In April, the Community Coalition held its first open house, which will become a monthly event. The Open House event featured resources for the community of South Los Angeles, whose majority population is African American and Latino. 

The Community Coalition for Substance Abuse and Prevention, more commonly known as CoCo, was created by a group of African American and Latino activists in 1990. They wanted to build a collective for people to not feel alone, especially in light of the crack-cocaine epidemic, which largely affected and targeted people of color. 

Carlos Leon, the Associate Director for Organizing for CoCo, grew up in South Los Angeles as a young Latino immigrant. Now, he is in charge of events, such as the Open House, and plays an active role in getting residents of South L.A. involved and keeping them aware of their rights, policies that may affect them, and building a supportive community of people of color.

CALÓ NEWS recently interviewed Leon about his role with the Community Coalition and its efforts to help Latinos and other BIPOC people in LA County.

Responses have been edited for clarity and brevity.

Carlos Leon, Community coalition
Guests of the Community Coalition Open House are being shown around the building by a CoCo volunteer.


The pandemic took the veil off people’s eyes and revealed how systemic racism really exists. With the pandemic, there was a digital gap in our community, and people couldn’t access the opportunities, funding and resources to apply online. Instead, people with more privilege were able to take advantage of a lot of the efforts that we were given.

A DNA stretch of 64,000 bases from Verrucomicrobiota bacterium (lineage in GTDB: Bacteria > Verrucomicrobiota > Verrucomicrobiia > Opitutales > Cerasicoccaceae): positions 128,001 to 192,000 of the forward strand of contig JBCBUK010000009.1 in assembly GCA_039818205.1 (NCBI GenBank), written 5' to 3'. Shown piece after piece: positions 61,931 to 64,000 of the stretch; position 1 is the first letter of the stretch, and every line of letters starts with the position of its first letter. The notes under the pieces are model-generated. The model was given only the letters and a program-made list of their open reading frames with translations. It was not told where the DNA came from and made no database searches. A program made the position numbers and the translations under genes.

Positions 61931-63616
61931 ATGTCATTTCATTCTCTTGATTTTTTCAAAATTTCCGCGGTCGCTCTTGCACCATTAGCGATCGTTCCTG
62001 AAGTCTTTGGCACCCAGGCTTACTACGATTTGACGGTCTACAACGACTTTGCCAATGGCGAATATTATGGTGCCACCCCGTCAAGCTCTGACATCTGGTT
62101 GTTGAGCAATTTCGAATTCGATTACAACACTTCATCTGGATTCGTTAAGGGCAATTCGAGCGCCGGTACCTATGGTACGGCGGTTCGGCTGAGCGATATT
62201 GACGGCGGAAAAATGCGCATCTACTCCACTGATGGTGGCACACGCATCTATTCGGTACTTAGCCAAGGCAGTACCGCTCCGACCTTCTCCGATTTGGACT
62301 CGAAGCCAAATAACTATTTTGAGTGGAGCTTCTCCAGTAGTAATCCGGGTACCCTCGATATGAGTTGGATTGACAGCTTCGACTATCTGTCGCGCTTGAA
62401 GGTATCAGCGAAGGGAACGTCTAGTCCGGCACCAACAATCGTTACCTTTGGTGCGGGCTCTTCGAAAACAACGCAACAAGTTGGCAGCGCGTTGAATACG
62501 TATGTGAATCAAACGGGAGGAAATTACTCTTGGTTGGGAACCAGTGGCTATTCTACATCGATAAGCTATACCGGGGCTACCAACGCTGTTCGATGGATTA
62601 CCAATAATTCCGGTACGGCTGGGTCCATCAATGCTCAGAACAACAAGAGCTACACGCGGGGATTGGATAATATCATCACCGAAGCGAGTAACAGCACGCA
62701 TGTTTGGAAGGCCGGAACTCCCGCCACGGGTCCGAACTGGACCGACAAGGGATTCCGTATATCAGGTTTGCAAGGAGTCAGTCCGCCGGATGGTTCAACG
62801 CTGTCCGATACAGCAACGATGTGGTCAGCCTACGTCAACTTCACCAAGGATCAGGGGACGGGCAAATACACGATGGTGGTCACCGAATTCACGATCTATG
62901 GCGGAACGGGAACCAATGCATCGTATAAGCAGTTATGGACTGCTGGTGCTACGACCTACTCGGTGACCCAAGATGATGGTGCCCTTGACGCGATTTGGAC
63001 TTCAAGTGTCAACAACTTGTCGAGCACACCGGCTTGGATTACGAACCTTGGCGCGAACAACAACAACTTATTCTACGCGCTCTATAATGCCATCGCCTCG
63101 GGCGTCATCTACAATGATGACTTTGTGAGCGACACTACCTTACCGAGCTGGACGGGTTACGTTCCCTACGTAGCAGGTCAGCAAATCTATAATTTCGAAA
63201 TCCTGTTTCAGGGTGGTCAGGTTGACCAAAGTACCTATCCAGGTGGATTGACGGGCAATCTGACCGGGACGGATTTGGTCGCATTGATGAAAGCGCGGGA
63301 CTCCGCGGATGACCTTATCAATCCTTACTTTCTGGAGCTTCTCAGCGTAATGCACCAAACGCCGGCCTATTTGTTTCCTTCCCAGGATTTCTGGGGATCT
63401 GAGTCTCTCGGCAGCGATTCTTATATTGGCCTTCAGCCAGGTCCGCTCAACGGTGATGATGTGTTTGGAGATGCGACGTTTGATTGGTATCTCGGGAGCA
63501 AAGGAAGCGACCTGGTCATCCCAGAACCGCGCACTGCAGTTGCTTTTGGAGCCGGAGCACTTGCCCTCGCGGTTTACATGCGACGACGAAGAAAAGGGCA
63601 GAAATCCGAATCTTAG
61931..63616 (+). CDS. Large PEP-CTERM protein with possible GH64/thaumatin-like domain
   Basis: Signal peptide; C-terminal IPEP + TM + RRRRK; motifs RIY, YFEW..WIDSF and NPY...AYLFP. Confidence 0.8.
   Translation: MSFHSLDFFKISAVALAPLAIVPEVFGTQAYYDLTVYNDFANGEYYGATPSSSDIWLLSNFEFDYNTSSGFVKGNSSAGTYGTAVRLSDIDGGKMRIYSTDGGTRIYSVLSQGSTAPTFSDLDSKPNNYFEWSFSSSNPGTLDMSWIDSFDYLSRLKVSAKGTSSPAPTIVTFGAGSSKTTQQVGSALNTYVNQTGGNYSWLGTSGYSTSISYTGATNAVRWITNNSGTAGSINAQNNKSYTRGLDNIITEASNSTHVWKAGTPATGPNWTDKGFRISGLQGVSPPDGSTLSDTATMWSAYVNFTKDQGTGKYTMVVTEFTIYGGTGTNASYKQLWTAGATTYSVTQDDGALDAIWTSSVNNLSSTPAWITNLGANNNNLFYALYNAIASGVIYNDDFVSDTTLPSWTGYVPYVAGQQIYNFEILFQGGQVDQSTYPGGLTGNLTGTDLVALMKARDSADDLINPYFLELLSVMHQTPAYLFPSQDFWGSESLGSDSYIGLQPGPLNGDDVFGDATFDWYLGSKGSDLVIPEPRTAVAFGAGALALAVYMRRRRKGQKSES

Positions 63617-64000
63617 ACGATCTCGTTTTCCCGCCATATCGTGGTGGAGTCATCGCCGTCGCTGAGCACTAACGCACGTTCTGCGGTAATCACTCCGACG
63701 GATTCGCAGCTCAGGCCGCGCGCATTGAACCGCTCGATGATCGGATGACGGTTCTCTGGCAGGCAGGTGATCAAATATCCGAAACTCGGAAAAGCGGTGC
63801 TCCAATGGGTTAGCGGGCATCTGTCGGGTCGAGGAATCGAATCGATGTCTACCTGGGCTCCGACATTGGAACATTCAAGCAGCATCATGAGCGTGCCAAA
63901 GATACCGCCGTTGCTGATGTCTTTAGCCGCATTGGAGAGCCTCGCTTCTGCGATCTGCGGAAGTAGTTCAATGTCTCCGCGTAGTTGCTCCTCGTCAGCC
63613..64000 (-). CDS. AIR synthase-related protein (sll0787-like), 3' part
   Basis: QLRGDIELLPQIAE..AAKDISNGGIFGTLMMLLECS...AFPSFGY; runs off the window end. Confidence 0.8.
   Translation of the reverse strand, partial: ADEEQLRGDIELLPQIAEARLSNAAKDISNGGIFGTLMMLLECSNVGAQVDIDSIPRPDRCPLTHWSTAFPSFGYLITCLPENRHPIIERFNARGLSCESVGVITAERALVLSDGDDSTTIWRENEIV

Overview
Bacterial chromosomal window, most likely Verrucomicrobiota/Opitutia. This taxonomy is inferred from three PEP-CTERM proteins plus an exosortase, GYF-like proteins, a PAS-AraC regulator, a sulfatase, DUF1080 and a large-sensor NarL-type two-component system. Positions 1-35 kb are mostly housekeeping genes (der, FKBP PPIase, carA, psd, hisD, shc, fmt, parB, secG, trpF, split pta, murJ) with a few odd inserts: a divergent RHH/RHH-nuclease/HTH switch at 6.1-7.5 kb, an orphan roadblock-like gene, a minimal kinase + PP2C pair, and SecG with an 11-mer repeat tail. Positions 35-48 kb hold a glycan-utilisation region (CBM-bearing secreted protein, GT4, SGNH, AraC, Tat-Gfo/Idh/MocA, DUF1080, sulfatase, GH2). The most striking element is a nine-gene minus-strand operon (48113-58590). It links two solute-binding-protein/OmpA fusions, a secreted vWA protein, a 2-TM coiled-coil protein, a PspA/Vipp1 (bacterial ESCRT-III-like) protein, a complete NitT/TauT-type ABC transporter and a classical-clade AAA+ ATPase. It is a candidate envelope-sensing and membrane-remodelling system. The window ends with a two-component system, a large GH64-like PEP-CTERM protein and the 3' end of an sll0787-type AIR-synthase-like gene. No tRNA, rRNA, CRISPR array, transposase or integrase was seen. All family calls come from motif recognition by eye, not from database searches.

The pandemic hit our community hard. We were already dealing with a lot of issues: displacement, gentrification, Black erasure and others. The community was isolated, and it was very difficult to try to engage people online through Zoom. Our community functions and thrives through helping each other, so we ended up turning ourselves into first responders, dropping off boxes of food to senior citizens. We also tried getting grants, so people could pay their rent, giving out essential supplies like water, toiletries and masks and becoming a vaccination and testing site. 

We quickly learned that people in predominantly white, wealthier communities got access to the vaccine first, and South LA were last. Once we pushed for our community to get the vaccines, people from the outside were driving into South LA to take away what we had to help our community survive and stay alive. This affected our community mentally, and there had already been so many layers of systemic racism impacting our community for decades.

As the pandemic slowed down, we wanted to make sure that the Community Coalition did everything we could to reconnect and build community in the safest possible way. That was the purpose of our open house. We wanted people to know that we’re fully reopened and this can be their political home moving forward. We want people to know that this is a place they can find community, reconnect with their neighbors, celebrate each other and learn about policies and resources that can help them.


We connect people to resources that can assist them with any immediate needs they might have. Whether it’s tenant rights protections, housing or mental health, we want these things to be accessible at a time and place they can attend. We’re very receptive to our residents. A lot of them work two or three jobs, so they ask for things to happen in the evening at around 6 p.m. or 7 p.m. when they are out of work. Or sometimes we might have an event at 10 a.m. or 11 a.m. on Saturdays to make sure we’re not impacting church, community or family gatherings.